In OH, we lived in a converted brick school house in the country.  The house had a coal burning furnace room in the basement adjacent to a large room where old wooden school desks were stored.  We used this space to play school.  John was the principal and I was the teacher with a yard stick for keeping discipline.  My younger brothers were told they needed to learn how to behave and sit at their desk or I would have to smack their hands with the stick.

The rural public school had mixed grades with one teacher in the same room so that my third grade was shared with the fourth grade.  Prior to moving to OH, my brother and I attended a Parochial school which had a more advanced curriculum.  This resulted in my already having completed the third-grade courses.   I even had all my finalized workbooks which my teacher admired.  She asked me if I could ‘teach’ my level from the workbooks while she focused on the fourth grade.

I was thrilled to be given the responsibility of enacting the role of a teacher just like in the basement classes, although I was not allowed to use the yard stick to disciple my classmates.   I bragged to my brother who wisely saw the problem with the situation and told our parents.   The following year both my brother and myself were enrolled in the Catholic school in town.  I later learned that the Catholic school tuition was initially too expensive but after our family was established in the Parish we were given a special discount.

The following year my brother and I were transported to school by our father.  Since he didn’t get off work until after the school was dismissed, we were instructed to wait at the public library for our ride home.  I was bored setting in the library which felt like an extended school day and complained to my brother.  He asked if I would prefer walking to the dairy for ice cream.  He told me our family had an account with the dairy for milk delivery and we could charge purchased to the account.  I was thrilled with the concept of a charge account and enjoyed ice cream treats daily until our parents received the bill.  Unfortunately, my big brother was held accountable since I was considered much too young and a girl to understand a charge account.

In 1958 we moved to Bethesda, MD a suburb outside Washington, DC. and attended a Catholic school initially.  It was very punitive.  My brother was frequently struck with a yardstick because he asked questioned (he was very smart) and I was expected to know the advanced curriculum from their earlier teachings.  We were both miserable and pleaded to attend public school.  My brother was transferred to the public high school but there were no openings for my grade level.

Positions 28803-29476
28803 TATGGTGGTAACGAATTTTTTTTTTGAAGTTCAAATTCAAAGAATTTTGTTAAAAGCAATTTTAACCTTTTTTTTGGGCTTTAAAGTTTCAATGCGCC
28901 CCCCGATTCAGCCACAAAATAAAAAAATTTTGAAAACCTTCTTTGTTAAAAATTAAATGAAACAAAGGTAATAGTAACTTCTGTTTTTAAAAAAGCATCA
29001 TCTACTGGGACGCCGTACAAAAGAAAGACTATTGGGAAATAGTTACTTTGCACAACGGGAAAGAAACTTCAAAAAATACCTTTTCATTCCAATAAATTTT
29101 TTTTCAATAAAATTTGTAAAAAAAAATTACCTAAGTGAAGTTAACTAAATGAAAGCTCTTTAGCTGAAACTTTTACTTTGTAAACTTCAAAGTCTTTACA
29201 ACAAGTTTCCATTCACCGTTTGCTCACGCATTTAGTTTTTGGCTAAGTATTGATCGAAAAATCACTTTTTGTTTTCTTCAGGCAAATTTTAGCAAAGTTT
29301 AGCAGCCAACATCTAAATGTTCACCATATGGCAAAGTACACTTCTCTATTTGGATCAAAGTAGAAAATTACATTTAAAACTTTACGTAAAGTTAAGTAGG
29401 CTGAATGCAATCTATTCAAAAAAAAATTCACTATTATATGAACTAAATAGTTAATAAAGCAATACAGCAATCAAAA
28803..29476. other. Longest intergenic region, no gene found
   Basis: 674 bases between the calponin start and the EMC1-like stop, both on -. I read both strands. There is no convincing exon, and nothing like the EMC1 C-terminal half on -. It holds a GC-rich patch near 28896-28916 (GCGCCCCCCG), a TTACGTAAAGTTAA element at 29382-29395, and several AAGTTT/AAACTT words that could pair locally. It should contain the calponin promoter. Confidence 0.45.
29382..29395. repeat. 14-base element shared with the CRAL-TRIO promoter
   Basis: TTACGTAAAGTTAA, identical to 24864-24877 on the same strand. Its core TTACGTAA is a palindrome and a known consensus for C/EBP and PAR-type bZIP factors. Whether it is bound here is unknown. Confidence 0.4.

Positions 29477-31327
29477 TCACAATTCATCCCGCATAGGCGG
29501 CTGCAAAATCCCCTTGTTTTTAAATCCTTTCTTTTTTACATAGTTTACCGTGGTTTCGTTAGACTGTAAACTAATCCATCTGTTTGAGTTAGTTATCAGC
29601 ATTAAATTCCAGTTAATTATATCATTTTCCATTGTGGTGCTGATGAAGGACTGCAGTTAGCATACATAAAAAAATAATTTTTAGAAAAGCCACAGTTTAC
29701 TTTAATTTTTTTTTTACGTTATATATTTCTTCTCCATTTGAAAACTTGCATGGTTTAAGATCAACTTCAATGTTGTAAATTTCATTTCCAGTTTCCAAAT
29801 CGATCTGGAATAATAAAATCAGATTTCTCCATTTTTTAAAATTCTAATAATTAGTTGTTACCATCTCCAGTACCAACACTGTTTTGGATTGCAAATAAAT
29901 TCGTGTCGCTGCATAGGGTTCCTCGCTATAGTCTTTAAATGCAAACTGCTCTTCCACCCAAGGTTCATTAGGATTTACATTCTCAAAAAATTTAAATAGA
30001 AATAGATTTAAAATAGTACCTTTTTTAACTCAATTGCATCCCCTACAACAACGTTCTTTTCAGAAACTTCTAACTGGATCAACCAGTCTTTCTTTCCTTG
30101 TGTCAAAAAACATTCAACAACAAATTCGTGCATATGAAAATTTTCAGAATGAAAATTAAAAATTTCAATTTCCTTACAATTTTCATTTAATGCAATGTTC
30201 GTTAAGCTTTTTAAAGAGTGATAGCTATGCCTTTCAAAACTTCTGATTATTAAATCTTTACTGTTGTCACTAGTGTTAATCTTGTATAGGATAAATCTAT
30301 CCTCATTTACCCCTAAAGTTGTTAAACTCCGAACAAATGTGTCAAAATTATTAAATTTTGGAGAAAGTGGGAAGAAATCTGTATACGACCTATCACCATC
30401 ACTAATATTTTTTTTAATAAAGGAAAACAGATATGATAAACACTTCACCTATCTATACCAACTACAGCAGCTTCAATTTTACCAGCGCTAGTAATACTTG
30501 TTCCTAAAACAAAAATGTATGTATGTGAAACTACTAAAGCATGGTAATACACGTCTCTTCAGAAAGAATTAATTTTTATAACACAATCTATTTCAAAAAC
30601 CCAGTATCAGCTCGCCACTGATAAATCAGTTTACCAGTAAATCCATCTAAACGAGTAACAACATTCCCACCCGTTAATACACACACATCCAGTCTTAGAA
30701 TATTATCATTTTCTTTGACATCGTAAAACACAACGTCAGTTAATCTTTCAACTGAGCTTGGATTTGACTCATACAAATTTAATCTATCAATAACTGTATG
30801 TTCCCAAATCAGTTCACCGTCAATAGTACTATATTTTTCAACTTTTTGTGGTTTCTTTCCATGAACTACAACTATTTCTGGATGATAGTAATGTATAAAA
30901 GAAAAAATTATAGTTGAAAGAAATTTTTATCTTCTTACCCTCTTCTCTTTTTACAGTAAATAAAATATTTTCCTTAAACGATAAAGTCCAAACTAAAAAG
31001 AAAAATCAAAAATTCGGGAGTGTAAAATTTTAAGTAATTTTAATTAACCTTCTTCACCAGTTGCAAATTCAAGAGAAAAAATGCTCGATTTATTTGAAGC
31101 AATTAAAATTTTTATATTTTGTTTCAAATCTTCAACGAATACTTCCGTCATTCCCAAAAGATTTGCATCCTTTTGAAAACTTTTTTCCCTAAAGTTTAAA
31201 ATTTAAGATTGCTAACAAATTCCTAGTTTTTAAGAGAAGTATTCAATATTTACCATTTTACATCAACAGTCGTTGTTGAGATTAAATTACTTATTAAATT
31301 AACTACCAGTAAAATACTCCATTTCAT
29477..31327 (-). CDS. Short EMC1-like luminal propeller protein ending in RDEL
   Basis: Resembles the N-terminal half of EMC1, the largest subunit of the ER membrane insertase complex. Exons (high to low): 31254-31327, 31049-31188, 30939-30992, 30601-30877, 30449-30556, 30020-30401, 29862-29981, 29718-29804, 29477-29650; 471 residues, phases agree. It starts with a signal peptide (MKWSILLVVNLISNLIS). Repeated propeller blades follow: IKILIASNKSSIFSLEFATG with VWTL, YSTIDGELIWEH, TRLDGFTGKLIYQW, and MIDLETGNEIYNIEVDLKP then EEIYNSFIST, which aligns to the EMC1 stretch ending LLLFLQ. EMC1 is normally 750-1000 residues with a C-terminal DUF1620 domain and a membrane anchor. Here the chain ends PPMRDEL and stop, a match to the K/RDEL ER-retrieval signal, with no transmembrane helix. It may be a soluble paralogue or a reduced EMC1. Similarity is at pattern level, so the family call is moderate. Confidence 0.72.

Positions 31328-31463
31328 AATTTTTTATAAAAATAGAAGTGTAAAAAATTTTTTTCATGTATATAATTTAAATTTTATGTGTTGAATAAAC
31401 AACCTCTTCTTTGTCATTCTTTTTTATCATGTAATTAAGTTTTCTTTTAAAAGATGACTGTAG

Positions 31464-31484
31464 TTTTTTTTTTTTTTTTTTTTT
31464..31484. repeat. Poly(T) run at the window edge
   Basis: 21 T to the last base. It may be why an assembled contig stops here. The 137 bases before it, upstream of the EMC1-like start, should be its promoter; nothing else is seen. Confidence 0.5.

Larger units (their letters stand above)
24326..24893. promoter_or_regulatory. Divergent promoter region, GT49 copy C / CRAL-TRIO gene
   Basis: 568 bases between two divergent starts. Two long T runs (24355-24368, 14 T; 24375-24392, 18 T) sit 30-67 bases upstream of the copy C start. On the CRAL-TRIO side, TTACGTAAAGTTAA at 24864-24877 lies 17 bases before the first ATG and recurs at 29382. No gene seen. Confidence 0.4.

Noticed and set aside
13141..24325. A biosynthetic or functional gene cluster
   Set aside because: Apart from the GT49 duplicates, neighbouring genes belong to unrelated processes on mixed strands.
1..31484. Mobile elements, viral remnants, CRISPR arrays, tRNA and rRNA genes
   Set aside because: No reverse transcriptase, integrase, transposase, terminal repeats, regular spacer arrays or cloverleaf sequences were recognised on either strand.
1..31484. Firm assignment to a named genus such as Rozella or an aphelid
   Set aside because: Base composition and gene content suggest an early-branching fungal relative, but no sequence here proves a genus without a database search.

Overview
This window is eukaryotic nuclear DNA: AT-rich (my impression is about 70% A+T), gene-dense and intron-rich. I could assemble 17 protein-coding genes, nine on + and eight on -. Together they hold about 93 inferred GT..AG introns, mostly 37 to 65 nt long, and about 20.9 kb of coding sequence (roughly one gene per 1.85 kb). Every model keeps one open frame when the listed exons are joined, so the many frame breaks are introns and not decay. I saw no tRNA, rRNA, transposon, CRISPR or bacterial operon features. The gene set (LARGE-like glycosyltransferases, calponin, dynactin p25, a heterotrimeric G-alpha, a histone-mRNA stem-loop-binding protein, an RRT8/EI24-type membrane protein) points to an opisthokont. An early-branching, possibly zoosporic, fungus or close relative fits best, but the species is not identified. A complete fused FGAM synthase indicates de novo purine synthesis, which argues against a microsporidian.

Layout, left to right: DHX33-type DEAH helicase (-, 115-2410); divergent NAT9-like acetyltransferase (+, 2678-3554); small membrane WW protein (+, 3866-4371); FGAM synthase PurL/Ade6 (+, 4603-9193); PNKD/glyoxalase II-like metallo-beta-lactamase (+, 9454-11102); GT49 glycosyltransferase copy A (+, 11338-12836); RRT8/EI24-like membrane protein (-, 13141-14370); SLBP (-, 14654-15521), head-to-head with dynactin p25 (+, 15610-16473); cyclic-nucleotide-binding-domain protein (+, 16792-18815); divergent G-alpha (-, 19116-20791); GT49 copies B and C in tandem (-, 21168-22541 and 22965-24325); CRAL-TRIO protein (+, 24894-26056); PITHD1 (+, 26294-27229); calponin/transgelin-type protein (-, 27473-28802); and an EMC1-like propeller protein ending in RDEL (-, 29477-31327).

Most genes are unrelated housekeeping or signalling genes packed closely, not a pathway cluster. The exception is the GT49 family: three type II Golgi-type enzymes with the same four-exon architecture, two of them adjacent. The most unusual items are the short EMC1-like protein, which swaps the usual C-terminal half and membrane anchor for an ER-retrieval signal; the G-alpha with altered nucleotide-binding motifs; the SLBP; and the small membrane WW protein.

That summer we moved to a new suburb with a nearby public high school and junior high.  I remember thinking the schools looked like factories.  Once school started, it was like my brother and I was living in different cities.  We rarely saw each other.  I became obsessed with horses and John tinkered with electronics in his basement room.   He even invented his own telephone.  I was very proud of him.

The culture in the Washington, DC area was very different from rural OH.  It was more sophisticated with a diverse population from many countries.  I was attracted to the small farm next to the High School that had horses and would frequently walk to the fence to pet the horses.

One day the farmer invited me to come to the barn to get better acquainted with them.  I followed his truck up the lane and entered the barn where he began feeding the horses.  He said that I could have the small filly I was admiring when she was older. He then showed me how to groom her while standing behind me and guiding my hand.

Next, I was aware of his mouth on my lips and his tongue in my mouth as he forcefully kissed me.  I tried to push him away but he was too strong.  I began to sob and he stopped.  With tears clouding my eyes, I fled from the barn and ran home.

When I entered the house, I called my mom and found her resting in her bedroom.  I told her what happened.   She rose from the bed with a scowl on her face and slapped me. “You’re a whore.” she shouted.  I didn’t know what a whore was but realized it wasn’t something good.

I left the room still crying and ran into my big brother.  He told me to go next door to the neighbor’s and offer to babysit for them.  He said he would come over soon.